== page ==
In sharing this story with others over the years what I’ve discovered is how important it is for me (and them too) to let go of the tired, worn-out introjects whose main jobs are to self-sabotage. I’m learning to replace those tired introjects with mantras more psychologically productive.
Recently, I stumbled across a useful exercise for doing just that. “Defeating Your Inner Critic,” was originally posted at QueryTracker.net as help to writers struggling to conquer and quiet their critical voice. This exercise is very effective and is not only useful for quieting the writer’s critical voice but for quieting our critical voice across the board, regardless of what in particular it is yapping about. I use it personally and also professionally in my psychology practice.
If you too are struggling with an old belief that plagues you with self-doubt and tempers belief in yourself, try these exercises. You might just discover that you indeed, are the ultimate.

Bio:
Stephanie Baffone, LPCMH, NCC is a licensed, board certified mental health therapist and writer in private practice with a specialty in grief and loss, couples counseling and issues related to infertility. Prior to going back into private practice, Stephanie worked as the coordinator of the children’s grief and loss program at the largest hospice in the state of Delaware where she had the distinct privilege of supporting and guiding children whose loved ones were dying from terminal illnesses.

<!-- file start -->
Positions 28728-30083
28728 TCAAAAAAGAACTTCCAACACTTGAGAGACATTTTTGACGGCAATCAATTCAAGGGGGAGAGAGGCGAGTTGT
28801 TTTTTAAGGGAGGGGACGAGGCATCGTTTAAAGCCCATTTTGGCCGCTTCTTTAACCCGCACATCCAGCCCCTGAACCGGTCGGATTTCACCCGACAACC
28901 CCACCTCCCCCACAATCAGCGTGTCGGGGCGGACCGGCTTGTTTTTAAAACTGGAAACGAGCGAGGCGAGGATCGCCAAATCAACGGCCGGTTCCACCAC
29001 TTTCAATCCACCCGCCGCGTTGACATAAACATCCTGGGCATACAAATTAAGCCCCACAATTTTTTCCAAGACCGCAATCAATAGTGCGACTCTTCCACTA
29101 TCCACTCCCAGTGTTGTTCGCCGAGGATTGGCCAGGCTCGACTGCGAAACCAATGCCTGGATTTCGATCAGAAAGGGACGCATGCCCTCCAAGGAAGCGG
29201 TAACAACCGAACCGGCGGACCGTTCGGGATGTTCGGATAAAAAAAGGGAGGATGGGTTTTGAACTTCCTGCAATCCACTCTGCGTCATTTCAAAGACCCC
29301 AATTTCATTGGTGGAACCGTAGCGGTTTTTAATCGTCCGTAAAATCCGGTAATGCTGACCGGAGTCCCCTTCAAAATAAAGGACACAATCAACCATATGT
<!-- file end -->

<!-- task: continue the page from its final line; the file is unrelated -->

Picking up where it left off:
Stephanie is a consultant to other agencies developing programs on grief and loss and is thrilled to be an expert columnist at Savvyauntie.com on the very same issues.
In addition to wife of husband who loves her like you see in the movies she is “Mom” to two dogs and two goats and “Aunt Steph,” (by relation) to thirty-nine nieces and nephews. She is working on a memoir, Doris, Sophia and Me: A Memoir About A Mother Who Didn’t Live Long Enough and A Daughter Who Was Never Born.
Stephanie is a proud graduate of Villanova University, a member of The American Counseling Association, National Board of Certified Counselors, RESOLVE, The American Fertility Association and the American Academy of Bereavement. Stephanie has been featured and used as a trusted source in print, radio and television media including, The Huffington Post, Counseling Today, First for Women Magazine, Blog Talk Radio, CN8 and WHYY.
The consummate Italian hostess, she loves to host visitors at her blog StephanieBaffone.com. (Amelie—can you hyperlink this?) To contact her, email her at Stephanie@StephanieBaffone.com.

24 Comments

Filed under Haven Newsletter, My Posts